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Evaluation of Nanobody Conjugates and Protein Fusions as Bioanalytical Reagents

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journal contribution
posted on 20.03.2017, 00:00 authored by Virginia J. Bruce, Brian R. McNaughton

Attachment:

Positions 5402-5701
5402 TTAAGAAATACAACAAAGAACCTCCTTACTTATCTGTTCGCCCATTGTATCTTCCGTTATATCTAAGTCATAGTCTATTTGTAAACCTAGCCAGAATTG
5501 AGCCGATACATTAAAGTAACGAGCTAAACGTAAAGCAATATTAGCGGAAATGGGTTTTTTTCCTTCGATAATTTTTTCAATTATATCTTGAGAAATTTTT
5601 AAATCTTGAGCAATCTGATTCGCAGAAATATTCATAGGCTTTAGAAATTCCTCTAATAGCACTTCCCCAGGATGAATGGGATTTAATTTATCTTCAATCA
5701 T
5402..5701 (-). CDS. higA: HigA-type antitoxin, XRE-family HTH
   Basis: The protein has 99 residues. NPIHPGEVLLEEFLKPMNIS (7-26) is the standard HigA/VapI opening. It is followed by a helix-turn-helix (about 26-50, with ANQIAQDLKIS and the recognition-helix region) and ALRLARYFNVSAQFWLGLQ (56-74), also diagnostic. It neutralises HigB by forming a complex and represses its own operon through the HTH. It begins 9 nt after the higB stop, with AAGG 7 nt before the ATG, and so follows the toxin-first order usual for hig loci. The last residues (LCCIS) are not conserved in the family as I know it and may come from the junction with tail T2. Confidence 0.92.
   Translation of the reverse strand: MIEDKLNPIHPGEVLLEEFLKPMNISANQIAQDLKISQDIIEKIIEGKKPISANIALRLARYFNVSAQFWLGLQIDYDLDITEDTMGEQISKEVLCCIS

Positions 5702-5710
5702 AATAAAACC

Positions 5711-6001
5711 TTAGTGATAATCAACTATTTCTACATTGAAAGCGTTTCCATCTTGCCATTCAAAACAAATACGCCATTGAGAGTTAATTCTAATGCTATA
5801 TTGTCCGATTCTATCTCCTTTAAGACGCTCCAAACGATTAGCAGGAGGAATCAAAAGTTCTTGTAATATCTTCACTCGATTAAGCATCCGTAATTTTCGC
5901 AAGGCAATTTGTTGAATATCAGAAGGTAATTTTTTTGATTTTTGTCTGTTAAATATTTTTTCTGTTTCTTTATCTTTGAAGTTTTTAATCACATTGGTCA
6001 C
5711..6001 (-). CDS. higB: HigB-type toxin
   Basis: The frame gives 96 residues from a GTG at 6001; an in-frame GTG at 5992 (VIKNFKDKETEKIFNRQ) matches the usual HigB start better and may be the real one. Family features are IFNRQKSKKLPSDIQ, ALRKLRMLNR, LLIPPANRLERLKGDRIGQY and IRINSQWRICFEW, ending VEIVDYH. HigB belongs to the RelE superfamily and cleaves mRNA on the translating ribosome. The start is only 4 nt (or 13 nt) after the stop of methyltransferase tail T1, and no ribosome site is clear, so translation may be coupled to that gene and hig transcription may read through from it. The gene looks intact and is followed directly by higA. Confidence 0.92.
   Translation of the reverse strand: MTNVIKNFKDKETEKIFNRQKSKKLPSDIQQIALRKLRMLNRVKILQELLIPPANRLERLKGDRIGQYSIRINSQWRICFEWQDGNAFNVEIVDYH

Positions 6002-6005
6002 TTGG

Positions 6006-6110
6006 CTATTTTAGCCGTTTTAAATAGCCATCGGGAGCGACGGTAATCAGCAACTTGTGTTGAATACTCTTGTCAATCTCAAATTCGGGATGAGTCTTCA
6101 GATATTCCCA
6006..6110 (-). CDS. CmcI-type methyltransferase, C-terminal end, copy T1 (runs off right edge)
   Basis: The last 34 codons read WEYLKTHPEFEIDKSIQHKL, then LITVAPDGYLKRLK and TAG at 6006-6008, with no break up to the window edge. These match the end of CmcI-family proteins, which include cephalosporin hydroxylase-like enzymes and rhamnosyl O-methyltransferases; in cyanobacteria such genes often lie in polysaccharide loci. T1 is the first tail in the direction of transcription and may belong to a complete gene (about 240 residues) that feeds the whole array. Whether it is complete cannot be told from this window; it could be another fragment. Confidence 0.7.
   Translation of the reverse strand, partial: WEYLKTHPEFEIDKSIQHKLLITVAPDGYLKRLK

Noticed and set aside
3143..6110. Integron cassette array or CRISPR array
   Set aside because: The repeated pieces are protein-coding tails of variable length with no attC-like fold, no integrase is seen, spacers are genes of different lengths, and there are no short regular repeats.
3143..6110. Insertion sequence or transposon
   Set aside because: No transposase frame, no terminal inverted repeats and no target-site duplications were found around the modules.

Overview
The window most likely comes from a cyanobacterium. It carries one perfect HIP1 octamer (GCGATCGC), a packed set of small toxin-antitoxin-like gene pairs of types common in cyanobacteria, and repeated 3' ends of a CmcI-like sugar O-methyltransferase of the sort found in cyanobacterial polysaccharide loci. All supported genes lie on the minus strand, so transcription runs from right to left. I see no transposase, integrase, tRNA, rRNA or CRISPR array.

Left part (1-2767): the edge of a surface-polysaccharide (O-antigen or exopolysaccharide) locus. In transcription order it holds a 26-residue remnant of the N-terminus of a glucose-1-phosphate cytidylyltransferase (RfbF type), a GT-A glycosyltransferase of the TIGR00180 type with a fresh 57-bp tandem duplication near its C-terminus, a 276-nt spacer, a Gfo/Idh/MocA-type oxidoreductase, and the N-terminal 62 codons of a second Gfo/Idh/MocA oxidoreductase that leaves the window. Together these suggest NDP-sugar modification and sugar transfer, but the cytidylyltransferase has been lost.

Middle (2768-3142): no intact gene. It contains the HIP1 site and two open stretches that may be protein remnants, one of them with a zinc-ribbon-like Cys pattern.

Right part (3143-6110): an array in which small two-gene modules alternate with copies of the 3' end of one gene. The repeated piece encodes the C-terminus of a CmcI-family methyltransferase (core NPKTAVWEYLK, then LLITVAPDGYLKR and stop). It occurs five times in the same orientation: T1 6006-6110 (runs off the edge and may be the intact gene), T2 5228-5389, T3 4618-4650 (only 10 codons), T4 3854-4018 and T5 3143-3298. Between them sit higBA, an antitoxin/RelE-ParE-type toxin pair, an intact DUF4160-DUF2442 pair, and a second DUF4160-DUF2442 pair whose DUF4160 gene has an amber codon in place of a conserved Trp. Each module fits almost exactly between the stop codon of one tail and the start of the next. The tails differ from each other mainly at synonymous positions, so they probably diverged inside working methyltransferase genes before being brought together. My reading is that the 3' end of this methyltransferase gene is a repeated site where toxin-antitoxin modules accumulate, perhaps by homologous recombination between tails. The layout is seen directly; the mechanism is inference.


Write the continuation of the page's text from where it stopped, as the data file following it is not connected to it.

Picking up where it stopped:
Enzyme-linked immunosorbent assay (ELISA), flow cytometry, and Western blot are common bioanalytical techniques. Successful execution traditionally requires the use of one or more commercially available antibody–small-molecule dyes or antibody–reporter protein conjugates that recognize relatively short peptide tags (<15 amino acids). However, the size of antibodies and their molecular complexity (by virtue of post-translational disulfide formation and glycosylation) typically require either expression in mammalian cells or purification from immunized mammals. The preparation and purification of chemical dye– or reporter protein–antibody conjugates is often complicated and expensive and not commonplace in academic laboratories. In response, researchers have developed comparatively simpler protein scaffolds for macromolecular recognition, which can be expressed with relative ease in E. coli and can be evolved to bind virtually any target. Nanobodies, a minimalist scaffold generated from camelid-derived heavy-chain IgGs, are one such example. A multitude of nanobodies have been evolved to recognize a diverse array of targets, including a short peptide. Here, this peptide tag (termed BC2T) and BC2 nanobody–dye conjugates or reporter protein fusions are evaluated in ELISA, flow cytometry, and Western blot experiments and compared to analogous experiments using commercially available antibody–conjugate/peptide tag pairs. Collectively, the utility and practicality of nanobody-based reagents in bioanalytical chemistry is demonstrated.